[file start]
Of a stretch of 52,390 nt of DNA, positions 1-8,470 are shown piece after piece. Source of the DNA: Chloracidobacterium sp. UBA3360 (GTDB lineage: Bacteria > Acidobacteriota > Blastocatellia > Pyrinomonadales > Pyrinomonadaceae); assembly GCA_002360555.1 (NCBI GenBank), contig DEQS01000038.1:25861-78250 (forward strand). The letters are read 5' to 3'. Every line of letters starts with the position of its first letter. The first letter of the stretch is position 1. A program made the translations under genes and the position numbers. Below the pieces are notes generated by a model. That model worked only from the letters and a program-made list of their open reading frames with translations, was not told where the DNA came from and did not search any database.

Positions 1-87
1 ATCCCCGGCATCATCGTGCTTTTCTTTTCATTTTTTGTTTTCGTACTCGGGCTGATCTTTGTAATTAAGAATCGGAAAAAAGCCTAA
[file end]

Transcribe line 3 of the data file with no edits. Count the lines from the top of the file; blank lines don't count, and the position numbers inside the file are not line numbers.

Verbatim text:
1 ATCCCCGGCATCATCGTGCTTTTCTTTTCATTTTTTGTTTTCGTACTCGGGCTGATCTTTGTAATTAAGAATCGGAAAAAAGCCTAA